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Summary

of
Margaret
Barr
Article
o Choreographer and teacher of dance and drama
o
Born
on
29th
of
November
in
Bombay
(India)
o Two sisters, Mungo Barr (father), Margret ne Aukett (mother)
o Spent most of their younger years living in the care of relatives.
o Contact with parents was cut off due to WW1 but regained
connection
and
sailed
to
the
US
in
1919.
o
Once
reached,
they
settled
in
Santa
Barbara
o The Barr sisters took part in the local arts scene while
completing
school
o They trained in drama with Murice Browne and Ellen Van
Volkenburg.
o They studied the Denishawn dance style, with Geordie Graham,
sister
of
Martha
Graham.
o They opened a Studio of the Dance: Aesthetic, pantomime and
Character
dancing
in
1925
o They moved to New York in 1927 to study acting with Eva Le
Glliene.
o She later fell under the spell of Martha Graham and modern
dance.
o The association with Graham lasted no more than eighteen
months and she had the greatest influence on her life than
anyone.
In 1929, Barr moved to London and began a group called The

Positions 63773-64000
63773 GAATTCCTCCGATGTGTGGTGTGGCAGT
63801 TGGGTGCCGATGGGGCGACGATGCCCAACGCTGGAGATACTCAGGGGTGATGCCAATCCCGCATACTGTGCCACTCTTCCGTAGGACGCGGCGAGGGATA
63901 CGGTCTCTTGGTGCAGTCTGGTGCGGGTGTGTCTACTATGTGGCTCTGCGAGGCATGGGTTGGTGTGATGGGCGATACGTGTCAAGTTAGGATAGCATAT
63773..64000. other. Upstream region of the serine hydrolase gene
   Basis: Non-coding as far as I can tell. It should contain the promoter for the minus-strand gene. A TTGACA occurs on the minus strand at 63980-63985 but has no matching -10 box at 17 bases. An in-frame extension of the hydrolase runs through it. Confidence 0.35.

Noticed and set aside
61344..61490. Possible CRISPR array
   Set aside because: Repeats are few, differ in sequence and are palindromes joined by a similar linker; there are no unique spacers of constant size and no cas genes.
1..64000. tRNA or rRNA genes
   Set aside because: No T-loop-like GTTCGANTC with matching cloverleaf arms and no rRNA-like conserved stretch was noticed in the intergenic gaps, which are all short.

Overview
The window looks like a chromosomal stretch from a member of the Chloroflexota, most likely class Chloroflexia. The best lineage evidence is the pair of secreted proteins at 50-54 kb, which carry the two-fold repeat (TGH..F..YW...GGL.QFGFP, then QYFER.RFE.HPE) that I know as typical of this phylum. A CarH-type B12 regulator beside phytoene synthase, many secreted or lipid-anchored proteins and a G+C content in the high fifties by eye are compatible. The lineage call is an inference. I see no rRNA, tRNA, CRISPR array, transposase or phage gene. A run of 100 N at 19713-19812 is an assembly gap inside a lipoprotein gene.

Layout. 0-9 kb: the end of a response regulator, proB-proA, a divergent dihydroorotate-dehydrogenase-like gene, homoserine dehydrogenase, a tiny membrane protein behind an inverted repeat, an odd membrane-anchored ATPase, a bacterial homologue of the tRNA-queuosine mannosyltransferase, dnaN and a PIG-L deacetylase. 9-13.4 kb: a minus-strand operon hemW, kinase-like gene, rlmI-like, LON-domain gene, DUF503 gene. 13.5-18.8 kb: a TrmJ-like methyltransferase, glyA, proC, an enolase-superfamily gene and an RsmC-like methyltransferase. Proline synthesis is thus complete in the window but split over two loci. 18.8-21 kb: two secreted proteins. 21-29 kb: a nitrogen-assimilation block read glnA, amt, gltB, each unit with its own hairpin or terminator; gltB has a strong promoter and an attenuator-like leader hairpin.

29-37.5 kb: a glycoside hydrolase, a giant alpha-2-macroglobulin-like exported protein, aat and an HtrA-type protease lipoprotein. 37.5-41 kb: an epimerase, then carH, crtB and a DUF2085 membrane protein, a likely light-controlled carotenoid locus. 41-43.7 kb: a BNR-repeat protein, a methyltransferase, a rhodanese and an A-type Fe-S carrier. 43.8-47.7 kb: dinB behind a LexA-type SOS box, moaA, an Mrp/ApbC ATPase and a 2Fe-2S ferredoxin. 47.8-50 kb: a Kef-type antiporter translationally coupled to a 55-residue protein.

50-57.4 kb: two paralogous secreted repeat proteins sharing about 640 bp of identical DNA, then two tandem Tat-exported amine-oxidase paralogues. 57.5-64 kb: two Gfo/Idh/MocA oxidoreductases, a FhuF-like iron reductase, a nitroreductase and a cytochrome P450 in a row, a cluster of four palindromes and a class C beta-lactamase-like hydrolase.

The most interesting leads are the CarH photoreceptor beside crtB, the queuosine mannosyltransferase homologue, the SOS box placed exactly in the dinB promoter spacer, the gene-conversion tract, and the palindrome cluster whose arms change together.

Workshop
of
the
Dance.
She then established a school of dance-mime at Dartington Hall
Estate
in
Devon.
Within her tenure at Dartington she produced a number of highly
acclaimed
works.
Barr then transferred back to London in 1934 and choreographed
theatrical pieces that expressed political messages about
contemporary
economic
and
social
conditions.
These were anti-war based and drew on communist ideologies.
She then lived with Douglas Bruce and moved to New Zealand in
1939.
- Briefly worked in a munitions factory before teaching movement
and dramatic improvisation for the Workers Educational
Association
- Collaborated with R.A.K. Mason in China (1943) and Refugee
(1945)
Keen
interest
in
travel
(yachts)
- Married and divorced several times, moved to Australia (1949)
- 1951 opened a studio and formed Sydney Dance-Drama Group

(Margaret
Barr
Dance-Drama
Group
1968)
Created
a
major
work
each
year
Collaborated
with
Australian
composers
- Final work was The Countess in 1990 L
-Barrs insistence on dance-drama distinguished her work from
other modern dance.
-Her works fall into three broad categories
1. An Australian Suite: including Flood (1955), Bushfire (1955),
and The Breaking of the Drought (1958), Households (1959), Our
Son, Our Daughter (1960), and Three Sisters of Katoomba (1975) .
2. Works such as New Sonnets from the Portuguese (1975)
championed the endeavour of strong women.
3. A number of anti-war works: Processions (1943), A Small
People (1966), The Hurdlers (1969), and O Padre (1984).
- Be the inaugural movement tutor at the National Institute for
Dramatic Art (NIDA) from 1959 and lasted for seventeen years.
- She died on 29 May 1991 in Sydney, and was cremated.
- She had no children.
- A portrait by Anita Rezevska hangs in the Rogues Gallery at
NIDA.